If you bring the point about register based VMs versus stack based ones, then python and parrot infringe also Oracles patents?

      I think combining their efforts would bring true innovation to the market, but this patent war is doing the exact opposite. Google and Oracle both need to step back and see that they both are shooting themselves in the foot. If people needed a concrete example of how patents can stifle innovation they only need to look at this case.

      That is very very true and also very very sad :-/

      • by gbutler69 (910166)
        Since when is Java a "Register-Based VM"? I have never heard that. Is that true? Citation please.
      • There is no such thing as a copy of Suns JVM etc. The only thing that is "similar" is the fact that the "language" used to program on Android "looks like" Java and is ofc from a programmers point of view the same as Java. However as soon as you start doing serious development, you realize there is no "Android Java Platform" there is only a language!

        First of all JVM isn't Java SDK. Part of the process of compiling an Android program is to convert the byte-code instructions used by Oracle's JVM into another v

    • by alvinrod (889928)
      If they manage to get more out of Google than they paid for Sun, how are they squandering their investment?

      It's better to assume that Oracle cares more about money than the future of some language.
  • by bhunachchicken (834243) on Friday July 22, 2011 @08:33AM (#36844878) Homepage

    ... have always talked about on here.

    Software patents are tired, pointless and ultimately just fucking dumb.

    Watching the patent wars that are continuing to errupt in the mobile telecoms market is clear evidence of this. Everyone is suing everyone else for breaching ideas, rather than implementations.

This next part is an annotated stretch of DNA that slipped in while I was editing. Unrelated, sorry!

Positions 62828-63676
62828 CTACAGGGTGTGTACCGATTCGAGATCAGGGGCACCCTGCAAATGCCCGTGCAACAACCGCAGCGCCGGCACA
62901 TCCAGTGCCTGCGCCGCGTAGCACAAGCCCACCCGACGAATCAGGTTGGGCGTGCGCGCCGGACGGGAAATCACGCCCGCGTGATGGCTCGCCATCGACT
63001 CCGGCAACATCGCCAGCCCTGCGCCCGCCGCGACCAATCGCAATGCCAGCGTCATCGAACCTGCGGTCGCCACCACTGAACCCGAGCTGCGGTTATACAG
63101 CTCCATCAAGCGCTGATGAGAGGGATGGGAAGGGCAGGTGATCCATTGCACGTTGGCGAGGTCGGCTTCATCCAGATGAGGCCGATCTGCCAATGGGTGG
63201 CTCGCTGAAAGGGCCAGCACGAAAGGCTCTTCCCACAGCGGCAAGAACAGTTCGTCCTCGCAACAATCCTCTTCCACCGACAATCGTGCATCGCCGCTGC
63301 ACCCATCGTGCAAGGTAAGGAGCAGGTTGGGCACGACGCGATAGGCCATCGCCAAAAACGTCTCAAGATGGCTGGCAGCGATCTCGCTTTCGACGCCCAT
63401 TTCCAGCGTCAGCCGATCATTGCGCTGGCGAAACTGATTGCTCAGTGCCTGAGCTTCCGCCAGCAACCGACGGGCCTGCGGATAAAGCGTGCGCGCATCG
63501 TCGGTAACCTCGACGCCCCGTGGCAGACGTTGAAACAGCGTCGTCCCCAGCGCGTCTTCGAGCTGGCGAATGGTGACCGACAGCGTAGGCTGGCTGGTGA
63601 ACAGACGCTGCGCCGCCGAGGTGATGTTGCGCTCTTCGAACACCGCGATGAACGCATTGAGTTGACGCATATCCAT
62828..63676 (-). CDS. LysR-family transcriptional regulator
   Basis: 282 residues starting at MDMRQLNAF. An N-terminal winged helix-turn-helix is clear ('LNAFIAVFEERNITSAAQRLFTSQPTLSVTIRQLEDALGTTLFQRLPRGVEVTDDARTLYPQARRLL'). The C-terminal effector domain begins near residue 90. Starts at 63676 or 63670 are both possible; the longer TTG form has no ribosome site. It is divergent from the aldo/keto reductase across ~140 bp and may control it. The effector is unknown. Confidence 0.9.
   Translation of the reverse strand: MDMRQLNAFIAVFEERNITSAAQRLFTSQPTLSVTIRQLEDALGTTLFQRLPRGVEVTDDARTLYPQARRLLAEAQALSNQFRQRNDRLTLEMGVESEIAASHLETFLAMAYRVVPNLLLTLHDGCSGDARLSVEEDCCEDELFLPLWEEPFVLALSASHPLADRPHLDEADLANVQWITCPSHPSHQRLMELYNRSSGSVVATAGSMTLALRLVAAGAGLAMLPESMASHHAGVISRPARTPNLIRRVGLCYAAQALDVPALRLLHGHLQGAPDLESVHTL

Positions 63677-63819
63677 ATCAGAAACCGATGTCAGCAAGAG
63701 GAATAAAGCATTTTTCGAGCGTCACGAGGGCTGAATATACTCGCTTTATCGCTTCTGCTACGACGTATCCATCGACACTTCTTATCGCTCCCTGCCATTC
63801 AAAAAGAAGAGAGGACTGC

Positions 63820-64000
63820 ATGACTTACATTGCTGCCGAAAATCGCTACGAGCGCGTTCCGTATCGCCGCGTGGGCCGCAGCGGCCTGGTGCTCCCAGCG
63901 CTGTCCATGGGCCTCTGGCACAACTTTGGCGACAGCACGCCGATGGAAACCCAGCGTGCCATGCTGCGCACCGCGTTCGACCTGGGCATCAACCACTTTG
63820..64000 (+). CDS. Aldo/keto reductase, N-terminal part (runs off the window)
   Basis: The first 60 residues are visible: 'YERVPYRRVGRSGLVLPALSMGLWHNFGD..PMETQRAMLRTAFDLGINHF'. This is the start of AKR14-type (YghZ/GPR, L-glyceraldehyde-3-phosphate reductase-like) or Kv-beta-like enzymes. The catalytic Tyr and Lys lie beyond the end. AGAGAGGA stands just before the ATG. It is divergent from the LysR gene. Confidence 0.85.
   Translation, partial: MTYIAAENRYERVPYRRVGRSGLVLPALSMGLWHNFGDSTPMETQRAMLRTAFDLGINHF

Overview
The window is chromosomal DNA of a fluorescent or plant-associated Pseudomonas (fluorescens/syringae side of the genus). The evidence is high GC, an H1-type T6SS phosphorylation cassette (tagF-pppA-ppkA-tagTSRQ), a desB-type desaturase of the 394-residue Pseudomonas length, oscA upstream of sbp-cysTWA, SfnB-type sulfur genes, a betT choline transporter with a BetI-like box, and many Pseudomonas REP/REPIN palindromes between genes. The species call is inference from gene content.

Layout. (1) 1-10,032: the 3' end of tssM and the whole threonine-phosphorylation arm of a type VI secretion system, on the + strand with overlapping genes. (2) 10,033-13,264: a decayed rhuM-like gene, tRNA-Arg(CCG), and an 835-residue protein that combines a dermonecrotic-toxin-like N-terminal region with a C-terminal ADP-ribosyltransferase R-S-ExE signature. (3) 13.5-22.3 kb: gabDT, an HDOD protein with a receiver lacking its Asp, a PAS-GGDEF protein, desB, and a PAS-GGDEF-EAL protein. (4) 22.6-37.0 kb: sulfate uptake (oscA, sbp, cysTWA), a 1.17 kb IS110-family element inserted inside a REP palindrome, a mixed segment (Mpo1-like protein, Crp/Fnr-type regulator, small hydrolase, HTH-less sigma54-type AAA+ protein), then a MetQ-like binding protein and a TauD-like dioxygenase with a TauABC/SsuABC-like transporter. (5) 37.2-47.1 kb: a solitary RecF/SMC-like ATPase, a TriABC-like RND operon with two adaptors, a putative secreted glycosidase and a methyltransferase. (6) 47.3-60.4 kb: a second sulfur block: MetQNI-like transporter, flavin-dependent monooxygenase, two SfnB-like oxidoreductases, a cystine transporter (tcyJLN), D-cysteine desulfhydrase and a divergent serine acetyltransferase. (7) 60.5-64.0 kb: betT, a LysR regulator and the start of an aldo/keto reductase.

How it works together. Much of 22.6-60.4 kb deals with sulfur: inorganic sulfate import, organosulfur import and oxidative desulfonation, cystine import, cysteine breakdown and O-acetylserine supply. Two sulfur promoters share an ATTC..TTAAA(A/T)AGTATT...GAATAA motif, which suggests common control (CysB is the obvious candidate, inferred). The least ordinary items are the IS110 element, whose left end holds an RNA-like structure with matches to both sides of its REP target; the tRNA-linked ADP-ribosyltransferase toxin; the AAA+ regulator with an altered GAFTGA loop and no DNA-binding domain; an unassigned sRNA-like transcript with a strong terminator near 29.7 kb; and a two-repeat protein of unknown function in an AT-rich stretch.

I may have gotten this completely wrong, due to all the Chinese Whispers that comes with this kind of thing, but if it's true, how on earth can Apple patent the idea of recognising a phone number in a piece of text. Jesus Christ, you can do that with a fucking regular expression..!

    (surely the above is not what they're suing HTC over, right???)

    Software patents need to go, as this is all starting to become fucking ridiculous.

    Instead of innovation to draw customers and and generate revenue, Microsoft, Apple and even now HTC are reaching into their portfolios and waving crappy bits of paper in each others faces.

    "Customers? We don't need customers!" they screech. "We're just going to make our money off you, instead!"

    Stupid, stupid, stupid.

    • by bhunachchicken (834243) on Friday July 22, 2011 @08:42AM (#36844978) Homepage

      And if anyone still needs further convincing: the makers of Angry Birds are now being sued for patent violations

      http://www.bbc.co.uk/news/business-14245047

      As the kids say: What. The. Fuck????

      • From that FA:

        Lodsys, a company that licenses patents but does not have any other business, added five new defendants to a suit filed in May with a US district court in Texas.

        Along with Rovio, it named Electronic Arts, Take-Two Interactive which makes Grand Theft Auto, Atari and others in the list of companies it says are violating its patents.

        Sigh. Yeah, software patents are a great idea. Really promotes the useful arts. If you're a lawyer, that is.

      • Really? The thing that pushed you over the limit was that Angry Birds makers are being sued for an unknown patent? It wasn't One-Click Purchase or Cat-laser-pointer games? I'm not sure what I think about that.
        • by salesgeek (263995)

          None of those rise to the level of suing the makers of Angry Birds. It's like suing Santa Claus or Ghandi...